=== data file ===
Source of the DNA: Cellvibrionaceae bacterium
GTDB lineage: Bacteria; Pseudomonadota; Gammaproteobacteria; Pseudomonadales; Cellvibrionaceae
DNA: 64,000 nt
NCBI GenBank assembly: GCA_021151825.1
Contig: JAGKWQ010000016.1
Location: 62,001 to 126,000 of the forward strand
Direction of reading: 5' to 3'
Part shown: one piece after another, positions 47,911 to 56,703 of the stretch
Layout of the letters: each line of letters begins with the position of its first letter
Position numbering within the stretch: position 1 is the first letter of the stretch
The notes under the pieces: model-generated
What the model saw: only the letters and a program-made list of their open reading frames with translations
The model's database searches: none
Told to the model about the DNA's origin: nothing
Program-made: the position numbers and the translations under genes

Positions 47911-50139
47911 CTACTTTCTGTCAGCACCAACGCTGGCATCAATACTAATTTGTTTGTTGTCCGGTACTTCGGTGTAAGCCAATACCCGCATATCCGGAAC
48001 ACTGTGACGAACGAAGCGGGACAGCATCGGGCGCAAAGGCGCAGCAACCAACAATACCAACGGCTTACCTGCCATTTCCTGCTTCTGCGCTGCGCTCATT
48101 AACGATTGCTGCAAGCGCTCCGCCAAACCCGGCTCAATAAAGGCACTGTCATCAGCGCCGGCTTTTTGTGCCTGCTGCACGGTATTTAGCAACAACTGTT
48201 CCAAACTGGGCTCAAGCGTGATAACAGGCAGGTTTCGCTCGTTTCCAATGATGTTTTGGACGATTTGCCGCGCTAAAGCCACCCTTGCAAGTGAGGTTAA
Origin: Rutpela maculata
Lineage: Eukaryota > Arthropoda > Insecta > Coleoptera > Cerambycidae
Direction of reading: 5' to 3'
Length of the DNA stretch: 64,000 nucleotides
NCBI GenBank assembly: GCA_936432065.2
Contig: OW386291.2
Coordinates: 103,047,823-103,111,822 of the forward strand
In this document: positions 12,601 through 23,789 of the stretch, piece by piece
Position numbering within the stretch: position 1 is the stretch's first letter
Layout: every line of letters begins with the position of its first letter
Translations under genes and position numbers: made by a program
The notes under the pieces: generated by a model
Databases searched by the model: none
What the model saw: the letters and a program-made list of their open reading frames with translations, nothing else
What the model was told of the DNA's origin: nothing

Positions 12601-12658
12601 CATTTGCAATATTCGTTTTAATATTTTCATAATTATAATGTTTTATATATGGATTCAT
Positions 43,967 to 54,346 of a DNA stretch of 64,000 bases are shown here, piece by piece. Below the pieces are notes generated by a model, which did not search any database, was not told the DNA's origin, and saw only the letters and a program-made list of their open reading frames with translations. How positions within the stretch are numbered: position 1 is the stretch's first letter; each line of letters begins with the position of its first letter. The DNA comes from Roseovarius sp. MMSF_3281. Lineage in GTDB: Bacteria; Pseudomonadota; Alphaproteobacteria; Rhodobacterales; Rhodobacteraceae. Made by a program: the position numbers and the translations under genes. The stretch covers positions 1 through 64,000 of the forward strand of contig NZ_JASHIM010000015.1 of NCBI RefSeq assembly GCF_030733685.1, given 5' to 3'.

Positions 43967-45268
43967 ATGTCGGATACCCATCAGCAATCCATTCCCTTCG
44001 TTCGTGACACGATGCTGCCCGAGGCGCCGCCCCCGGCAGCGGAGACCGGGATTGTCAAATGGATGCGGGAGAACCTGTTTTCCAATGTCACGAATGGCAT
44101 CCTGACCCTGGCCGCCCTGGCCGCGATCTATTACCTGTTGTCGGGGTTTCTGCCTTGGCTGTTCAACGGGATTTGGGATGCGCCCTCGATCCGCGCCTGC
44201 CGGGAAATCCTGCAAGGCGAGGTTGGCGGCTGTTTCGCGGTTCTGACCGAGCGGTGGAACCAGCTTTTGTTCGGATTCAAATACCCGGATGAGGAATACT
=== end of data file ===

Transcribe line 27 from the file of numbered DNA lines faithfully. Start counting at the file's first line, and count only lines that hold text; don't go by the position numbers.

Coordinates: 103,047,823-103,111,822 of the forward strand